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Health Food Halo is No Guarantee Against Weight Gain

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The ideal situation for anyone is to always eat healthy foods. But in addition to this, it will always matter how much you eat. The Federal Trade Commission has identified this fat loss lie told by some advertisers: "Lose weight no matter how much you eat of your favorite foods.”

Beware of any weight loss product that claims that you can eat all you want and still lose weight. Losing weight requires smart food choices. The old rule still applies: if you consistently maintain a caloric surplus (consume more calories than you burn), you will gain weight! You don’t need to strictly count calories but you should have a good handle on your metabolic rate and calorie needs.

So, what’s the theory behind the “health food halo” effect? The following findings were published in the Journal of Consumer Research:

1. The study showed that people eating at restaurants claiming to be "healthy" estimated they ate only 56 percent as many calories as they actually did. The problem was these people tended to reward themselves by eating more chips, fries, and cookies, according to authors Pierre Chandon of INSEAD and Brian Wansink of Cornell University.

2. In one experiment, people were given the same food but told it was from McDonalds or Subway. Even when eating the exact same food, people estimated the sandwich in the Subway wrapper contained 21 percent fewer calories than the one in the McDonald's wrapper. The problem, said Chandon, was "People can eat more at these 'healthy' restaurants, but they think they ate less, so they then opt for a dessert."

3. According to Wansink, the solution to avoiding the health food halo effect is this: "If you're eating at what you think is a healthy restaurant, take your best estimate of the calories in the meal and double it. You'll be a lot more accurate." Another approach is to think twice as to whether the "healthy" positioning of the restaurant is relevant for everything they serve.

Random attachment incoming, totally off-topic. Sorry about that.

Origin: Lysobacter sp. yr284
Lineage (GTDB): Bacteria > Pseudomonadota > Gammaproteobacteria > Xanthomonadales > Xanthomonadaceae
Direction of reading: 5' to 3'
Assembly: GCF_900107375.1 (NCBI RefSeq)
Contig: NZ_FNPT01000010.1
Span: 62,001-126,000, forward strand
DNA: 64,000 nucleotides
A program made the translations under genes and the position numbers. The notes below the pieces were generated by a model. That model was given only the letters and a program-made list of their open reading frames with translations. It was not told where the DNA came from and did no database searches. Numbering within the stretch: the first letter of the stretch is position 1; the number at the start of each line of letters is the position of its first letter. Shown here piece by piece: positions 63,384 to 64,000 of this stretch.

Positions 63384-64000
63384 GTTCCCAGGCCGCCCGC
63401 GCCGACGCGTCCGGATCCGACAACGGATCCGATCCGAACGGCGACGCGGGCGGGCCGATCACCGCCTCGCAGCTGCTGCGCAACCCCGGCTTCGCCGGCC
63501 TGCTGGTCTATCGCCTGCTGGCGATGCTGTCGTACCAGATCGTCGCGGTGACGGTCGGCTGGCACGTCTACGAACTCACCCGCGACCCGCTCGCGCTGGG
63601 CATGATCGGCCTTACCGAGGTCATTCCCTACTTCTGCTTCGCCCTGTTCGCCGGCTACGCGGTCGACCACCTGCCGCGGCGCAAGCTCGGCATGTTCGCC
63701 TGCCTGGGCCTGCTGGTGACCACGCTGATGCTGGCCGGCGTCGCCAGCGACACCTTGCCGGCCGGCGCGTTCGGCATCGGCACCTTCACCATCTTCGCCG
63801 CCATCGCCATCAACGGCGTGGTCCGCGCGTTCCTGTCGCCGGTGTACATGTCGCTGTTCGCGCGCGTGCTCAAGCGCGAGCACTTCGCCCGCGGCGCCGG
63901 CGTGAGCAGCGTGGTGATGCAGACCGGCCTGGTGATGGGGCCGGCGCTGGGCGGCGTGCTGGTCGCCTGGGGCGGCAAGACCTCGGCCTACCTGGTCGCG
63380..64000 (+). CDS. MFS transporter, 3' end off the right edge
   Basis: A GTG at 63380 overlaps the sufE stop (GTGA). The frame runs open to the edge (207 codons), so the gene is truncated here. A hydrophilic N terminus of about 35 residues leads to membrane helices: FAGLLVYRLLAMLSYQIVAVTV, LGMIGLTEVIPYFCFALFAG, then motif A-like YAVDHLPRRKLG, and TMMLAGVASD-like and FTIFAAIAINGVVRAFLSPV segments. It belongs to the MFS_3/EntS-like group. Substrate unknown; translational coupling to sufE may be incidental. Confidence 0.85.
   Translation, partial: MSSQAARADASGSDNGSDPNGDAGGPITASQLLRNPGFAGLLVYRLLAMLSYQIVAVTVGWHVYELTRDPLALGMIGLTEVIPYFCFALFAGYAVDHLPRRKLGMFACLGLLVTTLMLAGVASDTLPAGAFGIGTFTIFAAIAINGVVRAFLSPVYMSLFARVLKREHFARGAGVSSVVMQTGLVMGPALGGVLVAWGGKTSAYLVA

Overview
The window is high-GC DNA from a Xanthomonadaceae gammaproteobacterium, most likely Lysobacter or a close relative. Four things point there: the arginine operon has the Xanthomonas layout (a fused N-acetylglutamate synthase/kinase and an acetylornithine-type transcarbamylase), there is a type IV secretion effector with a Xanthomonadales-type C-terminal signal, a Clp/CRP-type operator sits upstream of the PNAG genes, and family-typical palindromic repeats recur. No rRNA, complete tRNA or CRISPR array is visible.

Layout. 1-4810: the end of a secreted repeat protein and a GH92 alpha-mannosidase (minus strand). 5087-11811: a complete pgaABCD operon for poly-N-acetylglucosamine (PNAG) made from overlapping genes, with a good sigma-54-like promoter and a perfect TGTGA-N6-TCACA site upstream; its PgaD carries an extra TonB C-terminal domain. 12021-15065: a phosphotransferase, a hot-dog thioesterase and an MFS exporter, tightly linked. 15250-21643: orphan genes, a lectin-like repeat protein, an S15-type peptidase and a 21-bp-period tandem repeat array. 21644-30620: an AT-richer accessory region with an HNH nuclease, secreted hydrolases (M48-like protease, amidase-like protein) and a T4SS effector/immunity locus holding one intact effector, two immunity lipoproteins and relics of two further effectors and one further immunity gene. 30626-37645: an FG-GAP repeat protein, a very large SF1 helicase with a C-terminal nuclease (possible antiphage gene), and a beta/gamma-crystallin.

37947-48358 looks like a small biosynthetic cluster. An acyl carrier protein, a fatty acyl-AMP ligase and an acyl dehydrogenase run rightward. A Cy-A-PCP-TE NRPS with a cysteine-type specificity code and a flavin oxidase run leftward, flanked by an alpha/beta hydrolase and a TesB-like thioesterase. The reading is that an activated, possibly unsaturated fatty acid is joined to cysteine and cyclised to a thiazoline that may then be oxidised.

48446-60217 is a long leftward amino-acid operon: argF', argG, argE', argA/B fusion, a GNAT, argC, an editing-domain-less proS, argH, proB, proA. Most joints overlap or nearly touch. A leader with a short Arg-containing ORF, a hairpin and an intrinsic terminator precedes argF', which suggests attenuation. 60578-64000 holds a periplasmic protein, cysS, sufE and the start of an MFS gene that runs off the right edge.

Here are my five rules to follow when eating at restaurants, healthy or otherwise:

1. If it's fried, let it slide. Eat food baked, broiled or cooked in its own juices.

2. Don't go to your dinner date on a completely empty stomach. You're likely to eat more. Also, restaurants usually serve extra large servings. Immediately put half of your meal in a doggie bag.

3. Don't fill up on bar snacks, appetizers or bread while waiting for your entree.

4. Get your carbohydrate fix at home with fruits and vegetables.

5. Keep menus of your favorite restaurants at home so you'll have an idea of their nutritious, low-fat and low-calorie offerings.

Happy, healthy eating!


Laura Smith, Cornell Food & Brand Lab
Federal Trade Commission

Mark Dilworth, BA, PES, CPT is a Certified Personal Trainer and former NCAA Division I athlete. Mark is the owner of My Fitness Hut, Her Fitness Hut, Sports Fitness Hut and My Nutrition Hut. Mark’s Fat Blaster Athletic Training System has been proven to give his clients the fit, sculpted and athletic-type bodies they want. Visit Mark’s main site:

Your Fitness University http://yourfitnessuniversity.com

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We value and respect our HERWriters' experiences, but everyone is different. Many of our writers are speaking from personal experience, and what's worked for them may not work for you. Their articles are not a substitute for medical advice, although we hope you can gain knowledge from their insight.

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